Del and Mladen review ‘Space Truckers’
“Space Truckers” Starring Dennis Hopper, Debi Mazar, Stephen Dorff, Charles Dance, George Wendt and others. Directed by Stuart Gordon. 1 hour, 35 minutes. Rated PG-13. Amazon Prime.
“Space Truckers” is Mladen’s revenge for “A Recipe for Seduction.”
He’s been stewing for months about being forced to watch that dreck, and plotting ways to make me pay. Well, he came up with a doozy. “Space Truckers” has a cult following – of kooks with bad taste. Trust me, it’s boring schlock.
Director Stuart Gordon, who captained some pretty good movies like “Reanimator,” intended this to be a lowbrow sci-fi comedy. He succeeded with lowbrow but the comedy part fails, and it fails miserably. I can’t think of a single funny moment in this movie.
It features some real talent – Dennis Hopper, a young Stephen Dorff, Charles Dance and George Wendt – but the problem with “Space Truckers” is the script. It falls flat and I doubt defibrillator paddles could shock some life into this toe-tag of a screenplay.
The story goes like this: Hopper is the last of the independent “space truckers” driving goods and whatnot from one planet to the next. After a late delivery of square pigs and only partial payment, he takes on a sketchy consignment from a shady group headquartered at the Neptunian moon Triton for rapid delivery to Earth. As you might expect, “rapid delivery” becomes anything but after an encounter with space pirates, and then the load itself becomes problematic when it turns out to be a swarm of Terminator-like robots bent on killing all humans.
In theory this kind of movie should work. Ironically, a day or two after I finished “Space Truckers” another comedy – this one very funny – was playing on cable: “Airplane.” I was struck by the differences in the two movies – “Airplane” has a similarly thin plot but that’s OK – the movie is nothing but one rapid-fire joke delivery after another. In “Airplane” some jokes are visual, some physical, and some are embedded in dialogue. “Space Truckers” exhibited none of those qualities. It was an hour and a half of Dennis Hopper glaring and leering at the camera Quint-style with Debi Mazar almost flashing her boobies and Stephen Dorf showing off a not-bad stack of abs.
Comedy relies to a great extent on timing and “Space Truckers,” like its bumbling space truck-driving Hopper, misses delivery time and time again. He could never get a job with intergalactic Fed-Ex. Couple that with nonsensical special effects – I mean you can see the wirework in the scenes of weightlessness – and you get a movie that’s not quite “Plan 9 from Outer Space” but darned close, maybe “Plan 8.”
I expect some folks love this movie and will sniff at my dismissal as the grumpy curmudgeoning of a foul-tempered old man. Maybe Mladen will be one of them. I’m good with that.
I didn’t like “Space Truckers” and I don’t mind saying so. It rates a solid D on my grade scale.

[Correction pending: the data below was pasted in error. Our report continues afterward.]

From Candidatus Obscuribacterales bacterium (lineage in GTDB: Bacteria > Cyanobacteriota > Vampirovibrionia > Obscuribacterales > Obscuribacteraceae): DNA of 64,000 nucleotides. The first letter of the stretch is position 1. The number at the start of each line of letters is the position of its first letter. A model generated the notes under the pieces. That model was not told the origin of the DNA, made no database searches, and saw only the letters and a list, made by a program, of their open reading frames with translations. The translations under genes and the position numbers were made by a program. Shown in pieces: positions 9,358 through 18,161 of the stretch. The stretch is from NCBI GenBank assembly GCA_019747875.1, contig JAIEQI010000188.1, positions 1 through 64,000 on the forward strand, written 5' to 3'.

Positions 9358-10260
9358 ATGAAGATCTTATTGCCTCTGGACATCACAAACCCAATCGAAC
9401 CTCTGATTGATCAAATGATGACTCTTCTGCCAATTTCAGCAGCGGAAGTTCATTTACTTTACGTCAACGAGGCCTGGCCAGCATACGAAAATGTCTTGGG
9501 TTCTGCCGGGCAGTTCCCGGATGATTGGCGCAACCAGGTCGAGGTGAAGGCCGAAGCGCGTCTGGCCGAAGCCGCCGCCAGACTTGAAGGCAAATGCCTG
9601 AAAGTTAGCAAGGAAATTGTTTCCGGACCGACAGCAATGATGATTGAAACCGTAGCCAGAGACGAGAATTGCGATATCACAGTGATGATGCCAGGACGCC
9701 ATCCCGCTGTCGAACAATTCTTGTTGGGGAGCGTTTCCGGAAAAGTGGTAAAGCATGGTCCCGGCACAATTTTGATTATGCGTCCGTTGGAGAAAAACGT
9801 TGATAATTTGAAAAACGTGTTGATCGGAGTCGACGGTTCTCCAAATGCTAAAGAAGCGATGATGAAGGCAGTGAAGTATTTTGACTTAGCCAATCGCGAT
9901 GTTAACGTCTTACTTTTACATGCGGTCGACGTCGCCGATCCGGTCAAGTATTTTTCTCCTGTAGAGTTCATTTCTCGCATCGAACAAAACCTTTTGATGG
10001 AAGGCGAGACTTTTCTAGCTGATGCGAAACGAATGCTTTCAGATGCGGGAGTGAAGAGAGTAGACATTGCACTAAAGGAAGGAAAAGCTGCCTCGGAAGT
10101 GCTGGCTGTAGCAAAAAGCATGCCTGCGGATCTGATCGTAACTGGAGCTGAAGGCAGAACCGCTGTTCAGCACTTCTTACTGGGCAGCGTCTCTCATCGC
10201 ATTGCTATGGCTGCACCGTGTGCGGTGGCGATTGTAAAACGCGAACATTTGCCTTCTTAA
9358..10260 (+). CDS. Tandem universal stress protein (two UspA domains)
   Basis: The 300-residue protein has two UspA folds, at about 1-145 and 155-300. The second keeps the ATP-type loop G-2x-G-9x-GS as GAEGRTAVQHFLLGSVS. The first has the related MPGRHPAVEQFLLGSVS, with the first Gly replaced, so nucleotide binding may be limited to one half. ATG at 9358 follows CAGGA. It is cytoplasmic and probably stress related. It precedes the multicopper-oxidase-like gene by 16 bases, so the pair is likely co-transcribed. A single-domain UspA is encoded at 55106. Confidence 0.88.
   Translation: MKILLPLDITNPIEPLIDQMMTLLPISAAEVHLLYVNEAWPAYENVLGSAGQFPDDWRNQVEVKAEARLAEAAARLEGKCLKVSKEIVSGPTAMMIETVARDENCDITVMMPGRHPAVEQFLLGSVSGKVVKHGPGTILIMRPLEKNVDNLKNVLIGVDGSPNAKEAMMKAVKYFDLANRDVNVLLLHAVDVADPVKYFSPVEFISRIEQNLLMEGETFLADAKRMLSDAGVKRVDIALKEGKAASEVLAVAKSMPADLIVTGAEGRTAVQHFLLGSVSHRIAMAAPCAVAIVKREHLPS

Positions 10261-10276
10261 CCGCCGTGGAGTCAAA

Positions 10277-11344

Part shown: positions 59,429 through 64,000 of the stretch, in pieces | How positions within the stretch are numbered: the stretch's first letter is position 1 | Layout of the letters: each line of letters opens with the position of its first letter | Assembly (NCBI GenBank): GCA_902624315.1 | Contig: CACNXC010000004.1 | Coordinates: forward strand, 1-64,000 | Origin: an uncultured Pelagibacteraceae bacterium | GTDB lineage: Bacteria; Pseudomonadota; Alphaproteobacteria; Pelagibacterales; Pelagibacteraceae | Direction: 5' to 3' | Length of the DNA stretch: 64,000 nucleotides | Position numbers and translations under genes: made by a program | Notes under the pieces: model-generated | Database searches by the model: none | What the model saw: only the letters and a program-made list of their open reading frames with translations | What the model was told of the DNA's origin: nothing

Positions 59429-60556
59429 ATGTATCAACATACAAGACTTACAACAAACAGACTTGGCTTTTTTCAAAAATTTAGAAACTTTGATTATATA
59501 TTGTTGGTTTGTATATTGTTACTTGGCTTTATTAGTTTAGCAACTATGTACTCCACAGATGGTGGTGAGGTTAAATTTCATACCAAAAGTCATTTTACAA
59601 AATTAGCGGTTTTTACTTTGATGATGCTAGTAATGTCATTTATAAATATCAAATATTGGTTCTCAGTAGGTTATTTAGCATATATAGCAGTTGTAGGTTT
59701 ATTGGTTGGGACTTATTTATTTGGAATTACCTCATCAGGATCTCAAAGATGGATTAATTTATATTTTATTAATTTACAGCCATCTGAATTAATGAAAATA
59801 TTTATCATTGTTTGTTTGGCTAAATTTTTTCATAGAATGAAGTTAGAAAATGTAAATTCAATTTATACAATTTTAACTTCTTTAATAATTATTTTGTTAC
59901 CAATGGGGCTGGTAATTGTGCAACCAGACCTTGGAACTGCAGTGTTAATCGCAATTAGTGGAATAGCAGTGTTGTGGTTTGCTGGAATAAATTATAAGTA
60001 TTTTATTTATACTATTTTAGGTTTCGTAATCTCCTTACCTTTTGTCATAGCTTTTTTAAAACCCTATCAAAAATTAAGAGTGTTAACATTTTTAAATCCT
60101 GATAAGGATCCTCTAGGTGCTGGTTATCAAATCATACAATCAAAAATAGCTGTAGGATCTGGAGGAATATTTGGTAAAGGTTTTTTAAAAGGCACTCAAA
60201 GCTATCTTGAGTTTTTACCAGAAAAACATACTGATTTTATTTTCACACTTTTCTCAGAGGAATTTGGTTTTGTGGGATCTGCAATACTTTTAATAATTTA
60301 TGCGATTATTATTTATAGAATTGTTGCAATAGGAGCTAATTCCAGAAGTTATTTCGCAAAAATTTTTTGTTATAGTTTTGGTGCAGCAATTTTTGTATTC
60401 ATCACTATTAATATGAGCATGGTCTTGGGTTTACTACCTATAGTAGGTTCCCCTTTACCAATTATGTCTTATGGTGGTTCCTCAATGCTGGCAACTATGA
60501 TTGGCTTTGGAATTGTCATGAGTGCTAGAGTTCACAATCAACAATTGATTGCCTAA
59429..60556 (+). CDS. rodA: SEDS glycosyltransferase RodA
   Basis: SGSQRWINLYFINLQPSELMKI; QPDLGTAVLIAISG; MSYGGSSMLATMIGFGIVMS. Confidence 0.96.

And that’s a 10-4 good buddy.
There is absolutely zero wrong with Debi Mazar almost flashing her boobies in “Space Truckers.” If there is a problem, Del, it’s that the “almost” does not become an actual.
“Space Truckers,” despite the way bona fide critics and Del have characterized the movie, is not a comedy.
Yes, it has elements of farce which, I suppose, can be construed as a form of comedy. The space truck space lane approach to Triton is lined with ugly billboards like a U.S. highway. The message? Leave it to mankind to fuck up even deep and beautiful outer space with its garish drive to sell shit.
Yes, cyborg Macanudo (Charles Dance) trying to start his mechanical penis’ erection by pulling a cord as you would do to start an uncooperative chainsaw is clearly intended to be humor and it works.
But this 1996 film – let me say that again – this 1996 film – that’s three years before “The Matrix” hits the big screen – gives it its all to take advantage of emerging computer-generated visual effects and provide an action-adventure joy ride.
To enjoy “Space Truckers” requires a pinch of mercy, a dollop of appreciation for effort and two tablespoons of understanding. Del lacks all three.
Mercy because “Space Truckers” is imbalanced. Set design and costumes are good, as is most of the acting. The special effects – models and electronic visuals – ain’t bad either. The movie is tainted, as Del noted, by the often-visible suspension wires used to make it look like people are floating or tumbling in low gravity. I have no idea why that significant flaw wasn’t disguised in film post‑production.
Appreciation because other movies of that era, “Escape from LA,” for example, directed by the great John Carpenter had crappier computer-driven animation. You have to appreciate “Space Truckers” for what it is: A movie made as the landscape of moviemaking was changing with the introduction of the microchip and graphic arts software to a director’s pallet.
Understanding because … see Mercy and Appreciation above.
I didn’t know that “Space Truckers” had a cult following until Del mentioned it in his review. And, though I’m not a cultist except as it regards Godzilla movies, I can understand why the movie would draw a particular kind of audience. “Space Truckers” is campy, studded with absurd characters, hampered by not infrequent special effects malfunctions, and, if your tolerant of imperfections, fun.
I give “Space Truckers” a B for effort and the likelihood it’ll appeal to 1 out of 7 viewers despite its flaws.
Mladen Rudman is a former journalist and technical writer. Del Stone Jr. is a former journalist and author.